John Morris Russell has been named the new conductor of the Cincinnati Pops, succeeding the orchestra’s founder and long-time conductor Erich Kunzel, who passed away in September 2009. Russell will officially begin his tenure on Sept. 1, 2011, but he’s a familiar face around Music Hall because he served as associate conductor of the Cincinnati Symphony Orchestra from 1995 to 2006. In a midday news conference at Music Hall, Russell indicated that he will make his home in Cincinnati. He presently lives in Windsor, Ontario, where he is music director of the Windsor Symphony Orchestra, a post he's held for 10 years and intends to keep.
The term "contemporary art" is supposed to have a specific — if changing — meaning. Originally, I first heard of it as a term for defining the seriously ambitious and new art of the post-World War II era, thus differentiating itself from the modern-art era, with its various movements, that preceded it in the earlier part of the 20th century. And by "new," one meant new in ideas, in material, in aesthetics and subject matter (or lack of). Some 60 years on, contemporary art increasingly means art of more recent times, or of artists alive today, or even art of the 21st century. That's legitimate change — evolution. But meanwhile, like such words as "loft" and "jazz," the term also has been co-opted as a cool-word marketing tool. Too often, people call any recent art "contemporary," as if it refers to the date a piece was created rather than the inspiration behind it.
To try to make sense of this, and to give those interested in art the tools to understand that contemporary art is more than just a commercial catchphrase, the Art Academy of Cincinnati has organized an ongoing series, "Making Sense of Contemporary Art," that is free and open to the public. This Sunday (Nov. 23) at 2 p.m., Matt Morris (an art critic for CityBeat) and Jean Feinberg (a critic and former curator) will be discussing the subject at the Academy, 1212 Jackson St. in Over-the-Rhine. Each will speak for roughly a half hour, with room for Q&A and then a reception.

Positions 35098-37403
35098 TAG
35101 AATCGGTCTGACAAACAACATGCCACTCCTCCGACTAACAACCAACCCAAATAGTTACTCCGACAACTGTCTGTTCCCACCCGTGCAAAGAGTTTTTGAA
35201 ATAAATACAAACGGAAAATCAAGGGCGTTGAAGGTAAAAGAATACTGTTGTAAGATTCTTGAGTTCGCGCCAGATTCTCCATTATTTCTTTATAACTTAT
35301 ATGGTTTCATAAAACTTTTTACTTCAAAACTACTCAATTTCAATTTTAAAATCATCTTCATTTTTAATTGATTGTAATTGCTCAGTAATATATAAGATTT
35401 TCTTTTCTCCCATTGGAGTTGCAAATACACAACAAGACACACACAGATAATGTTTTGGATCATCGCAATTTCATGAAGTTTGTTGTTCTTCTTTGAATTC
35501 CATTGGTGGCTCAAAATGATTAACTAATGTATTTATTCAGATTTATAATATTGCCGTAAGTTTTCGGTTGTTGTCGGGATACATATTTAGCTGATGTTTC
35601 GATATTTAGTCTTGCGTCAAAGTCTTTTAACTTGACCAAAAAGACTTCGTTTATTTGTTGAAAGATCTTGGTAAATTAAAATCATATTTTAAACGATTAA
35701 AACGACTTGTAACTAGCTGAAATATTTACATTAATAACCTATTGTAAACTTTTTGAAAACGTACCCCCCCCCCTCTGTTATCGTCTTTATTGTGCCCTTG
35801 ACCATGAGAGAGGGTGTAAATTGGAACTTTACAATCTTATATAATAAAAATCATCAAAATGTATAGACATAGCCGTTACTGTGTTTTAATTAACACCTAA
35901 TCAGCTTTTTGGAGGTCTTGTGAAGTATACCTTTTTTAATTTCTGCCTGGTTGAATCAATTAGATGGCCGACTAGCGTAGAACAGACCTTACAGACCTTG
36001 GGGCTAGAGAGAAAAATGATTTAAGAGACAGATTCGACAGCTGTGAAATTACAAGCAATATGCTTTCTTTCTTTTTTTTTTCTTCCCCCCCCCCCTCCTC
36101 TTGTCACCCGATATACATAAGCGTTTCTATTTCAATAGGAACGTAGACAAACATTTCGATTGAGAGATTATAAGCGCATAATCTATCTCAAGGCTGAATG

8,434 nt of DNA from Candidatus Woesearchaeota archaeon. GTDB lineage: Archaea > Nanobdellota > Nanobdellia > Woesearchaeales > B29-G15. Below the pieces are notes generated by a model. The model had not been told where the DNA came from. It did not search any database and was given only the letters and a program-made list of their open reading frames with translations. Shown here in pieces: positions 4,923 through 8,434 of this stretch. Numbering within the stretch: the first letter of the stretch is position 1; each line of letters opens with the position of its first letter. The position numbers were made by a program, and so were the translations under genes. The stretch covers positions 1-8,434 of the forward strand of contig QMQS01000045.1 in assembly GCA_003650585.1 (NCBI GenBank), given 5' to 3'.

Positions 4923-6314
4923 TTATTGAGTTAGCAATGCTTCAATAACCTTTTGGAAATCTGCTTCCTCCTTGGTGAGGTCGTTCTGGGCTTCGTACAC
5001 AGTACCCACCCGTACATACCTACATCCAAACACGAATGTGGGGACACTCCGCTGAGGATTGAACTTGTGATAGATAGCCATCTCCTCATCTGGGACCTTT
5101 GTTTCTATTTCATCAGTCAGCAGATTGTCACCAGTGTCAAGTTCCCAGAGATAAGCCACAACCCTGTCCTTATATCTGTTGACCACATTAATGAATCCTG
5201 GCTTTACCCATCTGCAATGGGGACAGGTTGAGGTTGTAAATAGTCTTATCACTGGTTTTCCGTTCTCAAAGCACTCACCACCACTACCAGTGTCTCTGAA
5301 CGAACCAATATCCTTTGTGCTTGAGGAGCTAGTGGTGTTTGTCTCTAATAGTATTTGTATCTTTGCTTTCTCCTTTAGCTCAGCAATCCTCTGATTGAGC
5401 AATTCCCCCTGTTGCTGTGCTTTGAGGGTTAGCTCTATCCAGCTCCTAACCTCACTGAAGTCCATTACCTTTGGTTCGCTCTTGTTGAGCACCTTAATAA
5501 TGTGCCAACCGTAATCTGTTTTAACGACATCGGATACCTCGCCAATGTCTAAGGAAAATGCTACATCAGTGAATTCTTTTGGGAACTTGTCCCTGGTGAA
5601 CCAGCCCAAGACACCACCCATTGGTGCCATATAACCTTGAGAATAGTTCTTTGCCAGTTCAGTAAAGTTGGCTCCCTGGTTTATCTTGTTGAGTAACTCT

Even as the Showboat Majestic opens another show this summer (The Art of Murder by Joe DiPietro kicks off tonight and continues through Aug. 28), it’s time to announce the ’boat’s 90th season in 2012, featuring an all-American slate of musicals and comedies to please patrons aboard America’s last showboat, a National Historic Landmark. Here’s the 2012 season:
Cincinnati Shakespeare Company Artistic Director Brian Isaac Phillips, says, "Secrets can be good and bad." But there's one less secret today, now that he's announced the company's 17th season, eight productions, kicking off in July.
If you're looking for a ride in the time machine this weekend, I recommend that you try to score a ticket for How to Succeed in Business Without Really Trying at the University of Cincinnati's College-Conservatory of Music (CCM). The 1962 Tony Award and Pulitzer Prize winner satirizes the corporate world of the early 1960s, and there are some echoes that sound pretty funny 56 years later.
Over the weekend, Ensemble Theatre of Cincinnati announced its 2009-10 season, and it’s full of works you’ve never heard of but will be glad that D. Lynn Meyers has picked. ETC generally offers premieres of works that have been presented elsewhere, but not locally, and she’s kicking off the season with a powerful piece, Moisés Kaufman’s 33 Variations (Sept. 2-20).
Cincinnati's visual arts community is rallying around the seriously ill artist Brian Joiner to raise money for his medical expenses. This Friday from 5-10 p.m., a retrospective of his work — everything from note cards to a 30-foot work, featuring subjects like running women, a school of fish and his portraits, florals and landscapes — will be on display at the studio of Mary Barr Rhodes